Monthly Archives: July 2011
Decision making is too slow in most organisations.
The problem is fuelled by a desire to gather 100% of the detail before taking the plunge when 80 or 90 per cent would be sufficient, and/or by setting the decision criteria higher than is actually demanded by the situation or the stakeholders.
Aiming for your own idea of 100% or holding out for 100% of available information might not be such a great idea. In fact, holding out is what’s holding back company performance.
When it comes to buying, we all want our full pound of flesh. After all, if we’re buying a pair of jeans we want the full 100%, rather than 90% with the crotch missing. We’d feel cheated with anything less.
And when it comes to selling, we all want to push back the boundaries and delight our customers more and more. We keeping chasing 100% satisfaction, and we aren’t satisfied with anything less. That’s great.
And when it comes to sprinting, it’s no use stopping at 90 metres in the 100 metre race. That would be considered ‘shirking’ and falling short.
But the rules are a little different with decision-making, and to discover what they are the clues can be found in Jeans & Sprints.
1. The Finishing Line
Firstly, buying jeans is straight-forward unless, like me, you hate shopping. But in essence, you know what you’re getting and you know what you’re looking for. Ideally that consists of two legs, some pockets, and a waist band and, of course, the crotch. That’s the 100%. That’s what you need in order to do the job that a pair of jeans is designed to do.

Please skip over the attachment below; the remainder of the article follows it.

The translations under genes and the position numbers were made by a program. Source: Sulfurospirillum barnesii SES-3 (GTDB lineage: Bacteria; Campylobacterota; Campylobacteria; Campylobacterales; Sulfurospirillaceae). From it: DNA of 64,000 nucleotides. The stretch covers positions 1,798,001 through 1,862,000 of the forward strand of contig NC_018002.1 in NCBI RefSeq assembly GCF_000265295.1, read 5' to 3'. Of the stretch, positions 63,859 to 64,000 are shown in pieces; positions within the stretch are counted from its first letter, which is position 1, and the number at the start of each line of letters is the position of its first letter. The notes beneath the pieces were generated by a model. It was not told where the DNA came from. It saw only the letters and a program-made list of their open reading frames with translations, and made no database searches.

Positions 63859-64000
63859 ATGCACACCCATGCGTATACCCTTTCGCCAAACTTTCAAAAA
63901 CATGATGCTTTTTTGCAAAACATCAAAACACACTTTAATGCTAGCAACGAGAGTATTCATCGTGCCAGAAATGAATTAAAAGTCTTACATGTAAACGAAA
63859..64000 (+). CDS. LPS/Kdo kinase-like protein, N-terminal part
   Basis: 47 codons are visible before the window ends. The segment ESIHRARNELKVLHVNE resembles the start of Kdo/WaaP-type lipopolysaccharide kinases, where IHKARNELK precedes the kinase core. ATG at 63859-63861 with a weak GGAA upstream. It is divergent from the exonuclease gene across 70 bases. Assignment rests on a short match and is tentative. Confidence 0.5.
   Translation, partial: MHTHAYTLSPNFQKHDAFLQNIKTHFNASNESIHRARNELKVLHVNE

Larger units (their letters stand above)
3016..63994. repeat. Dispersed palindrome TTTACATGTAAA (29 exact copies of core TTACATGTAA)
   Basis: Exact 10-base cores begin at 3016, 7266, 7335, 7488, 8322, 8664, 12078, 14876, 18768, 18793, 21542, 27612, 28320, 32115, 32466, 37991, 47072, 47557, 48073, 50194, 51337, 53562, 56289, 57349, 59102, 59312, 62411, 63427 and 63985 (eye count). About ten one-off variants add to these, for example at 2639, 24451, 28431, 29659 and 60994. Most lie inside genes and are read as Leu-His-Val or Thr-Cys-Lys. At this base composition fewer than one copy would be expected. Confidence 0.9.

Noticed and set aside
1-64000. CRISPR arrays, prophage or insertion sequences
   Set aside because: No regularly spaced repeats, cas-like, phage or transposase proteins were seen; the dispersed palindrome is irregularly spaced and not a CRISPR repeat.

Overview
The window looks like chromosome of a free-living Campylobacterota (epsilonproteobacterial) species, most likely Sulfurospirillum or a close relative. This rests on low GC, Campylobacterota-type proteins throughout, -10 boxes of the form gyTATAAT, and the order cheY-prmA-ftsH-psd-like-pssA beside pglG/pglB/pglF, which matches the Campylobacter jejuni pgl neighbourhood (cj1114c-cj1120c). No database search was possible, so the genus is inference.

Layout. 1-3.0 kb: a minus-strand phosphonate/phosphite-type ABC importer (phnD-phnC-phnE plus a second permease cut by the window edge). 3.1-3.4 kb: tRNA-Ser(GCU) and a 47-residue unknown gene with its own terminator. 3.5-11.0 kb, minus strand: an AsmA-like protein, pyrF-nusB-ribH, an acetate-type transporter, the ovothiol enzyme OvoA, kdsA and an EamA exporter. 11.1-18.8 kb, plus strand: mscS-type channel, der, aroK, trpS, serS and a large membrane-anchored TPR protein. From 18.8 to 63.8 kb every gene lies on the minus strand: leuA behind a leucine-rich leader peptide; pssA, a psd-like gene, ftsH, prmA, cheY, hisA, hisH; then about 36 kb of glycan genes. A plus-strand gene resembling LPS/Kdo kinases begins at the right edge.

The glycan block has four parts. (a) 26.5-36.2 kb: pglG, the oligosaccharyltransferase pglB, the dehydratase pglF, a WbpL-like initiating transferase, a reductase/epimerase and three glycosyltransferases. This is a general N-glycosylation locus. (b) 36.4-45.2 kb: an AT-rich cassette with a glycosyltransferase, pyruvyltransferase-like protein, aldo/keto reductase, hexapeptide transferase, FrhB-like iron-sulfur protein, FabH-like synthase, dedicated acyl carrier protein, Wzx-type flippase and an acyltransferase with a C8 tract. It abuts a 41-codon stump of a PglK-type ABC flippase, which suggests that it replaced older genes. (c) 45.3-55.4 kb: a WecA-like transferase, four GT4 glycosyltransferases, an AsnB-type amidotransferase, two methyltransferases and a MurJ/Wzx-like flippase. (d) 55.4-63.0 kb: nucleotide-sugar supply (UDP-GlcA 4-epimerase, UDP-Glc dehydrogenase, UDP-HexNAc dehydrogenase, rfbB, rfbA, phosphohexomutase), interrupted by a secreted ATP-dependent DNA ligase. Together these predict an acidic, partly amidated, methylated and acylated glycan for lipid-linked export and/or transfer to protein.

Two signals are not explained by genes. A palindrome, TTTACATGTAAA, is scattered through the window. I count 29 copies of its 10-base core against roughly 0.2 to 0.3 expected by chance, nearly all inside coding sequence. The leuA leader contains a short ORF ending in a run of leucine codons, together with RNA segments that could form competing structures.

And running the 100 metre sprint, whilst not something we’d all want to do, at least has a clear end point. You know when you’ve reached the finishing line. You don’t stop at 90 or 120 metres, you stop at 100.
The difficulty with decision making is that it is often an act of creation, so the ‘end point’ or finished article isn’t always clearly defined. The definition is added by us.
The result is that we often end up searching for that elusive extra 2o% of data when we already have enough to make the decision.
And to complicate matters even more, our idea of 100% is different to someone else’s. The jeans described above might not be regarded as 100% by someone who is looking for embroidered pockets and flares. For them, the standard pair of jeans is only 80% there. But for most buyers, embroidered pockets would be seen as extra trimmings that aren’t worth holding out for.
So, personal choice plays a huge part in decision-making, defining what we are happy to accept.
Yet within business, most decisions are not purely for us. Typically, they are to satisfy the needs of multiple stakeholders, of whom we may be just one, and they might not want the embroidery!
Therefore, clarifying and agreeing with stakeholders what 100% looks like is important because your idea of what constitutes 100% might be 20% higher than what’s actually needed.
2. It’s Got to be Perfect
Secondly, the way decisions are made within organisations often creates frustration, and ties up people in endless knots, meetings, investigations and analysis. It’s not a productive way to do things.
Our quest for certainty, accuracy and perfection, whilst possibly laudable, is perhaps futile and misplaced in a world where decision making needs to be dynamic and all the information isn’t immediately available.
Where will it stop? Searching for that extra 10 or 20 per cent? Will we even know when we’ve got it?